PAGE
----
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Despite stalled growth in China, Brazil and Russia, a wave of newly middle-class travelers from the BRICs and beyond will start visiting international destinations in the coming decades — dwarfing the numbers we’ve seen thus far.
This is in addition to any judgement that Costa or parent company Carnival will have to pay victims of the accident.
Insurance industry payouts related to last year’s sinking of cruise liner Costa Concordia have continued to rise and are likely to top $1.1 billion as salvaging of the wreck continues, reinsurer Munich Re said on Tuesday.
Last year the ship struck a rock as it sailed close to the picturesque island of Giglio, prompting a chaotic evacuation of more than 4,000 passengers and crew. The ship had a value of $500 million, Munich Re said.
“That’s already been paid for,” Munich Re board member Torsten Jeworrek told a news conference on the reinsurer’s second-quarter earnings.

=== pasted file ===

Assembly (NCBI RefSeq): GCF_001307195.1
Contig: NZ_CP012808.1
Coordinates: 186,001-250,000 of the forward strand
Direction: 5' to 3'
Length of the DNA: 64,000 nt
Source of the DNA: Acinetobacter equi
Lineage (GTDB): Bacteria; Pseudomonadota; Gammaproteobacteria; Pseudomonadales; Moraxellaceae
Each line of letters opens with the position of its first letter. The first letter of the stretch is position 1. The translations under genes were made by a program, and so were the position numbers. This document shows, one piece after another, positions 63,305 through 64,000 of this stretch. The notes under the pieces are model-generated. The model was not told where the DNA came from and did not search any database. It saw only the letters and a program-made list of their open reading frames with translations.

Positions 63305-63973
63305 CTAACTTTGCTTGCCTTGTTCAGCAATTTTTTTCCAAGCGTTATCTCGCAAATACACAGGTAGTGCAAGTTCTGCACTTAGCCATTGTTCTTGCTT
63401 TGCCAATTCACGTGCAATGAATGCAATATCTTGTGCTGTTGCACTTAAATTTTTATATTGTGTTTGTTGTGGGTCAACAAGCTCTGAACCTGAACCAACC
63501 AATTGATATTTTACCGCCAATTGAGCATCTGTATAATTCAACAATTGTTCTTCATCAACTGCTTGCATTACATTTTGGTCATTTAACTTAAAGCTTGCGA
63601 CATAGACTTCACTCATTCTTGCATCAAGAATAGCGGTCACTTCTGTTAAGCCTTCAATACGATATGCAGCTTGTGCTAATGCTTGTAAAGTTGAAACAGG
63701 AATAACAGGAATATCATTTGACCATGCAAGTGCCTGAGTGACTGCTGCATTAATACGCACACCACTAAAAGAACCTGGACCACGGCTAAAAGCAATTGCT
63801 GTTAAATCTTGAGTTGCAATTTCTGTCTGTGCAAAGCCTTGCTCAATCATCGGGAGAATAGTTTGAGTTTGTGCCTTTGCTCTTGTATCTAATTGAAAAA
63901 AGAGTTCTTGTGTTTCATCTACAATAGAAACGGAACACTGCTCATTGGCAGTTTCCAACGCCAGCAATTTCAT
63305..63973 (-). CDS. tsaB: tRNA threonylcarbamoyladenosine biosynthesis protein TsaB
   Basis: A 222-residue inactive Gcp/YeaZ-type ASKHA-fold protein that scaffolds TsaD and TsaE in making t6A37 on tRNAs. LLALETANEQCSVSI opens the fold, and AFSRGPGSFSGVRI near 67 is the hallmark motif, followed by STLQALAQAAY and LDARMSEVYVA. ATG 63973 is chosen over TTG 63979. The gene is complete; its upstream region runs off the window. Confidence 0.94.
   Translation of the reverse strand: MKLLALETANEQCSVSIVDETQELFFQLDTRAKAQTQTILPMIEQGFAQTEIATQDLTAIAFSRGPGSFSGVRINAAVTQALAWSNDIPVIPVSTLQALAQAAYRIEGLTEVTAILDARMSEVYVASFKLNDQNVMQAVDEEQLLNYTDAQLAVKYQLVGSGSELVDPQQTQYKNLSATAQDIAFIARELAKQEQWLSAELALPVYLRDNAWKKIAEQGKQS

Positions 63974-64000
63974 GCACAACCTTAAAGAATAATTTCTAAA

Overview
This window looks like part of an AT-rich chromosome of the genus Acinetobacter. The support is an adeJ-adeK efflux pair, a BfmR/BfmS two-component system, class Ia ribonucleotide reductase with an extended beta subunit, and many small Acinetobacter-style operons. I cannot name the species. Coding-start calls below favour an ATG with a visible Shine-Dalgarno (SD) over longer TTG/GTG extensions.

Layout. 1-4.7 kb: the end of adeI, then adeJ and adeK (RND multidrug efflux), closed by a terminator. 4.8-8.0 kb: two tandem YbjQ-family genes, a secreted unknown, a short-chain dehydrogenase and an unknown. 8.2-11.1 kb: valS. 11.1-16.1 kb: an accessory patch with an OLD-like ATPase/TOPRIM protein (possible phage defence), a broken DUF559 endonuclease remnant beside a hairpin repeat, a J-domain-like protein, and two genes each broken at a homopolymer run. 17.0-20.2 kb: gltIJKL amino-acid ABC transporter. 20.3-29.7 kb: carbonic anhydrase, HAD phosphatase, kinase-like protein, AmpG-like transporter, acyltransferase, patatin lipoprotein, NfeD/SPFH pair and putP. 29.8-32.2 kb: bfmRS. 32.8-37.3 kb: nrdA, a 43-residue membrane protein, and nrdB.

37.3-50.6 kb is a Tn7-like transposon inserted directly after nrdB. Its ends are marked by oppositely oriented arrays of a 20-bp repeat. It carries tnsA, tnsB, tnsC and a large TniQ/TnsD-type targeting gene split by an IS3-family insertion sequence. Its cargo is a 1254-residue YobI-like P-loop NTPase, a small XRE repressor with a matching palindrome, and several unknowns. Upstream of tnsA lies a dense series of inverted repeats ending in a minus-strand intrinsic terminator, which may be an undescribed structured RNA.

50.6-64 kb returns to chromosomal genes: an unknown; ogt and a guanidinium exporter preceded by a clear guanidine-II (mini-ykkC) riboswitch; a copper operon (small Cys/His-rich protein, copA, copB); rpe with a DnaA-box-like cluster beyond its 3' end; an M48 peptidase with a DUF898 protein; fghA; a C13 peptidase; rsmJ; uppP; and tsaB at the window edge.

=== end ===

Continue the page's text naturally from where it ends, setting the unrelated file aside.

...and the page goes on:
The salvage operation aims to remove the vessel intact rather than cutting it into pieces, which adds to the cost and time involved in removing the wreck, Jeworrek said.
Munich Re raised its estimate for its own share of the burden to 100 million euros ($132 million) from 80 million previously.
Four Costa Concordia crew members and a company official were sentenced to jail in Italy last month for their part in the disaster that killed 32 people, leaving only the ship’s captain, Francesco Schettino, still on trial.
Reporting by Alexander Huebner, writing by Jonathan Gould, editing by Louise Heavens. Copyright (2013) Thomson Reuters. Click for restrictions.